The European Union mounted a last-ditch push to stop U.S. President Donald Trump from triggering tariffs on foreign steel and aluminum, vowing a “firm” response and warning of widespread damage from a trans-Atlantic trade war.
“I truly hope that this will not happen,” EU Trade Commissioner Cecilia Malmstrom told reporters on Wednesday in Brussels. “A trade war has no winners.”
The EU intends to hit a range of U.S. goods with punitive tariffs in retaliation for Trump’s pledges to impose a 25 percent duty on foreign steel and a 10 percent levy on imported aluminum. His plan is based on a national-security argument that Malmstrom called “alarming” and “deeply unjust.”
In response to the White House’s steel measure, the EU is targeting 2.8 billion euros ($3.5 billion) of imports of U.S. goods including Harley-Davidson Inc. motorcycles, Levi Strauss & Co. jeans and bourbon whiskey. In addition to such iconic brands, the American products that would face a tit-for-tat EU tariff of 25 percent range from steel bars and motor boats to t-shirts and orange juice.
The EU has grown increasingly exasperated with Trump’s “America First” agenda, viewing it as a threat to the multilateral trade order that the U.S. played a leading role in building after the Second World War.
Trump has already frozen years of talks on a trans-Atlantic market-opening agreement, pulled out of a trans-Pacific trade accord and demanded changes to a 24-year-old commercial pact among the U.S., Canada and Mexico. That has left European policy makers unabashedly defending the liberal economic order that the EU stands for and pushing for free-trade deals from the Pacific rim to Latin America.
EU President Donald Tusk said he’ll add global trade to the agenda of a March 22-23 European summit because of concerns about U.S. policy. Speaking in Luxembourg on Wednesday, five days after Trump defended his tariffs plan by saying “trade wars are good, and easy to win,” Tusk retorted: “The truth is quite the opposite: trade wars are bad, and easy to lose.”
Political voices across Europe have echoed critics in the U.S. urging Trump to drop his metal-tariffs plan, saying it would cause more economic harm than good and would fail to address the root problem of overcapacity in China.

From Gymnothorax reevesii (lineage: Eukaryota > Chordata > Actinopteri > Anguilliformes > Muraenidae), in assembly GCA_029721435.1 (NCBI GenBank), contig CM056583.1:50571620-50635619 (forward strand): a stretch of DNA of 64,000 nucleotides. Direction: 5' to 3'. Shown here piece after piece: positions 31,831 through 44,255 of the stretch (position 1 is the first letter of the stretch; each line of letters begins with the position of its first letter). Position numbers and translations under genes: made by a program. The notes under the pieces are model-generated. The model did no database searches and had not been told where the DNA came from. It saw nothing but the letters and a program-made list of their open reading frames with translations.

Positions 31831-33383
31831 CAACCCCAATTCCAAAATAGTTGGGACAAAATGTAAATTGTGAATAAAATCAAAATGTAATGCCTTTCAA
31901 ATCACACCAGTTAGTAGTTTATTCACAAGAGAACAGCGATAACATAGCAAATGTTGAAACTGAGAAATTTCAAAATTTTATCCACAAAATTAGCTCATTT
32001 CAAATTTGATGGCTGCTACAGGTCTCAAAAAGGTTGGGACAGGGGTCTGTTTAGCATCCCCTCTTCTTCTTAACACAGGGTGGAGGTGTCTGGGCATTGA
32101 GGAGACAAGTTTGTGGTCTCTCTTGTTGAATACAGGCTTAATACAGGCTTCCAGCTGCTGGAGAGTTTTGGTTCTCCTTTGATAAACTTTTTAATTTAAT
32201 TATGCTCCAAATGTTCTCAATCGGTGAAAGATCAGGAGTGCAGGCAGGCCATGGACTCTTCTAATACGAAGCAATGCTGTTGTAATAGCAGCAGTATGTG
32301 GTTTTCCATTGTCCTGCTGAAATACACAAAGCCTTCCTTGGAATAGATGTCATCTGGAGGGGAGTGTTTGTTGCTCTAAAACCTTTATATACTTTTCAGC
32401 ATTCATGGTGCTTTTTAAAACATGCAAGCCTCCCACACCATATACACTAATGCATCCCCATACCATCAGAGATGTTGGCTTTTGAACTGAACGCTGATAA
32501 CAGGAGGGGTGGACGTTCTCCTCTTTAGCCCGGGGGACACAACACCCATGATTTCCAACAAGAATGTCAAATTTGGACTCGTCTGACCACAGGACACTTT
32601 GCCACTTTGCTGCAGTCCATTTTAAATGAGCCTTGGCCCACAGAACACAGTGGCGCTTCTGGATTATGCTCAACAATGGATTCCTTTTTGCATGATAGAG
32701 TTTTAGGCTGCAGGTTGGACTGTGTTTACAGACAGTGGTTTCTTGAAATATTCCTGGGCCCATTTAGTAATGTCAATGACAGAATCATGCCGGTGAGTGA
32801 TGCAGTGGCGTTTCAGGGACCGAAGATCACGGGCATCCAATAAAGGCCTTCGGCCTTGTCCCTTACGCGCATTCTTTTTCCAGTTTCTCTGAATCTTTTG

“Trade promotes prosperity if it’s based on exchange, on working together,” Brigitte Zypries, Germany’s outgoing economy minister, said in a statement. “The current signals from the U.S. fill me with concern.”
While steel may be important for Trump’s voter base, the industry has political importance of its own to the EU, which was born out of the European Coal and Steel Community in the 1950s. The European industry also continues to have economic clout, generating annual sales of around 170 billion euros, accounting for more than 1 percent of EU gross domestic product and directly providing over 300,000 jobs.
Trump’s metal-tariffs plan would affect EU steel exports valued at 5.3 billion euros and aluminum exports worth 1.1 billion euros last year.
“It will put thousands of European jobs in jeopardy and it has to be met by a firm and proportionate response,” Malmstrom said. “This would be damaging to trans-Atlantic relations but potentially also to a global rules-based trading system.”
The plan has sparked opposition within Trump’s Republican Party, prompted the resignation of his top economic adviser — Gary Cohn — and created the risk of retaliation across the globe. It has also opened the door to a slew of complaints to the World Trade Organization, which has never ruled on a dispute involving trade restrictions justified on national-security grounds.
Beyond imposing retaliatory tariffs on U.S. goods, the EU is weighing filing a WTO case against the Trump administration in cooperation with other countries and introducing “safeguard” measures to prevent steel shipments from other parts of the world to America from being diverted to the European market and flooding it.
The EU Strikes Back
Malmstrom expressed confidence that Europe would win any WTO verdict. She said the EU would have a “very strong” legal argument against American metal tariffs based on national-security considerations because Europe is a defense ally of the U.S. and European steel exports to the country are overwhelmingly for non-military uses.
“Politically it is hard to understand, but I think also legally it will be very hard for the Americans to make that case,” Malmstrom said.
Last week, the European Steel Association said only around 3 percent of EU exports of the metal to the U.S. go for national security, Trump’s goal is purely protectionist and the WTO may have trouble handling any complaints.
“This whole issue can blow up the WTO,” Axel Eggert, director general of the industry group, also known as Eurofer, said on March 2. “This is not about national security. This is about propping up a U.S. industry that isn’t viable.”